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Whether it's your name, a slogan, or an inspiring word, making FUN letter art is all about putting your own stamp on timber letters. Here's how to do it.

Tools and materials


1Gather your tools and materials

Below are all of the tools and materials you'll need to complete this project.

2Choose your letters

We've decided to decorate the letters that spell FUN, but you might choose to decorate letters that spell out your name. 

Wooden F U N letters.

3Pick some paper

Choose whatever pattern, design or coloured paper you like. We selected from some designs in a book, but you could re-use some old wrapping paper, which would work just as well. We opted for cool spots.

Spotted paper.

4Trace the letters

Put the letters on the wrapping paper and use a pencil to trace around them.

Person tracing the word FUN onto spotted paper.

5Cut out the letters

Then use your scissors to cut around the letter shapes you've just made. Be sure to stay on the inside of the pencil line.

Person cutting spotted paper.

6Stick the paper to the letters

Apply a light coating of glue to the timber letters. Then line up your paper cut-outs and stick them on top.  Do this for all your letters.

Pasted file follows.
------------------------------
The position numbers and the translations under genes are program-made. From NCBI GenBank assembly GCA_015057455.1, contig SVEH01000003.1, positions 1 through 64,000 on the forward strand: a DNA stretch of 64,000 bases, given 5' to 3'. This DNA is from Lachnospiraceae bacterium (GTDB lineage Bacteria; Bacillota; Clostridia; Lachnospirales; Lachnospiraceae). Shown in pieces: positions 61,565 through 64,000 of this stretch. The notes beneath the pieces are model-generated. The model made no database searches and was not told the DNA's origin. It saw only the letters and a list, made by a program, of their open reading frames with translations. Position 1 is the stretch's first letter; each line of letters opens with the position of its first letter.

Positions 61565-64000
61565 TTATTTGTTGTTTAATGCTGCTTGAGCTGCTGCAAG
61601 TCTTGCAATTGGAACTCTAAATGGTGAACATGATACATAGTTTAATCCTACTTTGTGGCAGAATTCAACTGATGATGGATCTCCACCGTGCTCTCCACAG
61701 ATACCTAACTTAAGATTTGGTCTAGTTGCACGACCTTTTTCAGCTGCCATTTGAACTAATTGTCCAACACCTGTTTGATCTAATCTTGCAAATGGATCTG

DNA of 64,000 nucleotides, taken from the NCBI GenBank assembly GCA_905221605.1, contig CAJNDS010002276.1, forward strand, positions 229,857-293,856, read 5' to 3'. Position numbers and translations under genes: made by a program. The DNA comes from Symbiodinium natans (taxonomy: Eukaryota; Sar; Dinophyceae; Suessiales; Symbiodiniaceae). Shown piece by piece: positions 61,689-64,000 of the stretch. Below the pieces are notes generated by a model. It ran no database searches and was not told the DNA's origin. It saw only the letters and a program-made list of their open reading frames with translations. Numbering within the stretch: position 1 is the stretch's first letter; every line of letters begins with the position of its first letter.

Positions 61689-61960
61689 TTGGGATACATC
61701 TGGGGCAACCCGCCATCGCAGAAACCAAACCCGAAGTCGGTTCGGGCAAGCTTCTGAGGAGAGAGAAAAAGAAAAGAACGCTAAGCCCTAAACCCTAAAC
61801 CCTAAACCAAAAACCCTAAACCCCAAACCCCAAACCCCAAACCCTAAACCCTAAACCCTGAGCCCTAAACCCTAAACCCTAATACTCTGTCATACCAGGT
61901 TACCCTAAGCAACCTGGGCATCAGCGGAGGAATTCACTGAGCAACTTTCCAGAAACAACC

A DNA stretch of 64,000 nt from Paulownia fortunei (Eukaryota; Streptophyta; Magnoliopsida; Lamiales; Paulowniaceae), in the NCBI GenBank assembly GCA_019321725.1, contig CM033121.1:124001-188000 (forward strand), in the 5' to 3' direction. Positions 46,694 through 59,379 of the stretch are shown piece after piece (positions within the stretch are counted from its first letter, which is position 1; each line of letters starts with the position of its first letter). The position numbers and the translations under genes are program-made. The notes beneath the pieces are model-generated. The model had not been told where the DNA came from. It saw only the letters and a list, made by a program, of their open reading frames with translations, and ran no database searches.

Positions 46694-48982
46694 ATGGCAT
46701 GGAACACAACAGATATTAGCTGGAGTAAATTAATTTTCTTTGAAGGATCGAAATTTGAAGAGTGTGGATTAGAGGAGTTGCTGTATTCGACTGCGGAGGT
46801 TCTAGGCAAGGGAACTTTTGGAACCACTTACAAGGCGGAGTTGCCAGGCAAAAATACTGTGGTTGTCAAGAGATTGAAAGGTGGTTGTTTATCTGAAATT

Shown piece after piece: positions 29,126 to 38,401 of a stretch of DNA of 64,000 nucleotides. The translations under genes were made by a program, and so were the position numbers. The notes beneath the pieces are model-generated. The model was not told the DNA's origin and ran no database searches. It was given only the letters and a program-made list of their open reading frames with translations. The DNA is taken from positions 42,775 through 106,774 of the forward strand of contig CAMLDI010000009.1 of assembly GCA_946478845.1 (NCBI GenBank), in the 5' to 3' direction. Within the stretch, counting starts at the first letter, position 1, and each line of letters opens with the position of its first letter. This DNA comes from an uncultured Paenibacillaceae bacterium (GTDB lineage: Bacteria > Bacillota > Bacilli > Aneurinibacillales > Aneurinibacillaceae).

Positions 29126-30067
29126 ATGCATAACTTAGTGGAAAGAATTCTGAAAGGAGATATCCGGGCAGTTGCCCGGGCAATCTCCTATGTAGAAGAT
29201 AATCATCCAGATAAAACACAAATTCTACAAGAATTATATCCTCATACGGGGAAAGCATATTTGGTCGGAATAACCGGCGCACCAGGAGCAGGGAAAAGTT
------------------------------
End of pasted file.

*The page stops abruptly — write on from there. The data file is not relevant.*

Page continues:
Person painting glue onto wooden letter.

7Apply a coating of glue

To give your letter art a glossy finish, paint a coating of glue on top of each letter.

Person applying glue to wooden letter.

8A FUN project

There you go! A FUN letter art project that not only looks awesome but is easy to do.

Blue wall with floating shelves and animal decorations.

9Feeling crafty?

For more simple D.I.Y. inspiration check out our Kids D.I.Y. Advice page.
Health & Safety

Please make sure you use all equipment appropriately and safely when following the advice in these D.I.Y. videos. You need to be familiar with how to use equipment safely and follow the instructions that came with the equipment. If you are unsure, you may feel it is safest to consult an expert, such as the manufacturer or an expert Bunnings Team Member.

Grave health hazards are linked to asbestos, which may be in homes built up to 1990. Health hazards may result from exposure to lead-based paints in older materials and copper chromium arsenic (CCA) treated timber. For information on the dangers of asbestos, lead-based paint and CCA treated timber and tips for dealing with these materials contact your local council's Environmental Health Officer. You can also use a simple test kit from Bunnings to indicate the presence of lead-based paint.